Resources for Materials on Apartheid

SiRO has materials from the Apartheid era from both the John A. Labadie collection as well as from Adam Mathew Digital. In particular, “The three parts of the Adam Mathew Digital Apartheid South Africa cover the period between 1948 and 1980 and explore the inception and implementation of apartheid by Daniel Malan, the strengthening of policies by Hendrik Verwoerd and the eventual destabilization of the system under P. W. Botha. Documents, dispatches, reports, telegrams and handwritten embassy notes both from South Africa and from Britain, the United States and other powers provide first-hand analyses of South Africa’s relationship with the international community, her struggles with internal resistance, civil unrest and anti-apartheid organisations, and the implementation of policies to forcibly remove black Africans into independent ‘self-governing’ Bantustans.”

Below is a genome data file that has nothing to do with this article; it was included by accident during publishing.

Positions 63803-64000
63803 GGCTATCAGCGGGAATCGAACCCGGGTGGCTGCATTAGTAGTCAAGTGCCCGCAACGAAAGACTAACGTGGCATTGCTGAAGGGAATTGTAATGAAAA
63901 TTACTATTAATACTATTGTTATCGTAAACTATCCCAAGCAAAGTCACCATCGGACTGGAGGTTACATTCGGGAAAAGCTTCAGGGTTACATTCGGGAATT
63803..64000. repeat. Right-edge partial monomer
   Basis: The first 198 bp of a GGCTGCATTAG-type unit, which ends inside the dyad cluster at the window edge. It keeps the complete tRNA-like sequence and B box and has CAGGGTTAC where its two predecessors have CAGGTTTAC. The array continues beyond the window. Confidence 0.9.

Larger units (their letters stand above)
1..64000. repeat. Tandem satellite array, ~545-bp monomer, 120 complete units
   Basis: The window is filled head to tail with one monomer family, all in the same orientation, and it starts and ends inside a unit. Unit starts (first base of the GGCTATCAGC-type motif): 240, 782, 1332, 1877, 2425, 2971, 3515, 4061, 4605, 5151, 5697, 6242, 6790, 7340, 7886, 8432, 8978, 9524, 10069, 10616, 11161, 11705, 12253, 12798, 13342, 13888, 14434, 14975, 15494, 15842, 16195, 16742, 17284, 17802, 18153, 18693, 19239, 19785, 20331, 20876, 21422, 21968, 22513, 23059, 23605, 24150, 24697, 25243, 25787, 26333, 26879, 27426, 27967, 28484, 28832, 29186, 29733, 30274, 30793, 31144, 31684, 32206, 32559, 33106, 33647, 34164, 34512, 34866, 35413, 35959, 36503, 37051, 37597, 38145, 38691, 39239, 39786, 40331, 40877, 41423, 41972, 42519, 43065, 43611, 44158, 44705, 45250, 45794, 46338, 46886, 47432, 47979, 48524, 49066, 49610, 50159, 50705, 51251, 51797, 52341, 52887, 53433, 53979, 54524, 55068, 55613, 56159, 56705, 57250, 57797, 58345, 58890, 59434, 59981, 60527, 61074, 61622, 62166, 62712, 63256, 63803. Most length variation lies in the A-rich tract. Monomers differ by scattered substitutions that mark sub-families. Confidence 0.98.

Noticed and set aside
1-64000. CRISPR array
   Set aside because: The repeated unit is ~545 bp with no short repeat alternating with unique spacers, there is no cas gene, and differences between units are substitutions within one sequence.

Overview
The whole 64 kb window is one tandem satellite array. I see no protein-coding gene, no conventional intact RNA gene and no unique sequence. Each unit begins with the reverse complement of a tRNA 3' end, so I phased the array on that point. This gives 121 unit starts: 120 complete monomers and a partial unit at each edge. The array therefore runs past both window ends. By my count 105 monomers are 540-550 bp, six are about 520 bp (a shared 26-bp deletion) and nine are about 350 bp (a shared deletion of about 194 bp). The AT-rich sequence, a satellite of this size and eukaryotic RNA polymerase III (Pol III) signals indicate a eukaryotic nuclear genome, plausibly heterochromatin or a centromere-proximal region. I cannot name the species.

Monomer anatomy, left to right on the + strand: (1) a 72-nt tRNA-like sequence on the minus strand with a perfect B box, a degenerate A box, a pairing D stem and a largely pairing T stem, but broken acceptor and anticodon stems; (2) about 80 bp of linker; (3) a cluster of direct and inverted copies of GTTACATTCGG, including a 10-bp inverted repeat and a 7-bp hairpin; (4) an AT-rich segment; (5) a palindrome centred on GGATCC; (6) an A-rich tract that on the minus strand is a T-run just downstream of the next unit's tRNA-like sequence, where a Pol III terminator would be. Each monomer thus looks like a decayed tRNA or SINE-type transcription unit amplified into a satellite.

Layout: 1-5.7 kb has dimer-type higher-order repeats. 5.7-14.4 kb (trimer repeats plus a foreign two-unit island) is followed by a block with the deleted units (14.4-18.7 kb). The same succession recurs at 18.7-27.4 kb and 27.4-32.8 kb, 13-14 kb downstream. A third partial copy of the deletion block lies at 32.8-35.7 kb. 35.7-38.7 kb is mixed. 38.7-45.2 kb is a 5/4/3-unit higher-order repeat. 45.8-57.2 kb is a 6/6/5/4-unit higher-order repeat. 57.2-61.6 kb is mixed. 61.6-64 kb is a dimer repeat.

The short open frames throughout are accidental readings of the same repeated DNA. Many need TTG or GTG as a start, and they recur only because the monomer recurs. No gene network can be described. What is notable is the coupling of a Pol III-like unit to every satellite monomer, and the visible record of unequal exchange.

Other resources about Apartheid as well as Anti-Apartheid activism, at MSU and other places, include:

African Activist Archive

Overcoming Apartheid

Chicago Anti Apartheid Movement Collection

Art Against Apartheid Collection

Adam Mathew: Apartheid South Africa 1948-1980 (accessible through SiRO)

BBC Archives – Apartheid and South Africa

United Nations Center Against Apartheid, Notes and Documents

International Institute of Social History – Anti-Apartheid and Southern Africa

Apartheid: Global Perspectives 1946-1996

South Africa Under Apartheid, reports and research from a journalist, 1949-1995

MSU Libraries – Special Collections: Africana

Bi-Weekly Round Up July 16: The LGBTQIA+ Movement

As Pride Month (June) has come to an end, the opportunity to reflect on this year’s events and activism reminds us how far the movement has come and where it still has to go.

This week’s weekly roundup is dedicated to providing resources regarding the LGBTQIA+ (stands for Lesbian, Gay, Bisexual, Transgender, Queer or Questioning, Intersex, Asexual, and more) movement in the United States and beyond, as well as to reflect on the history of the establishment of June as the month of Pride. At SiRO, we have quite a few items related to the movement, and are currently working on adding more.

A brief history of Pride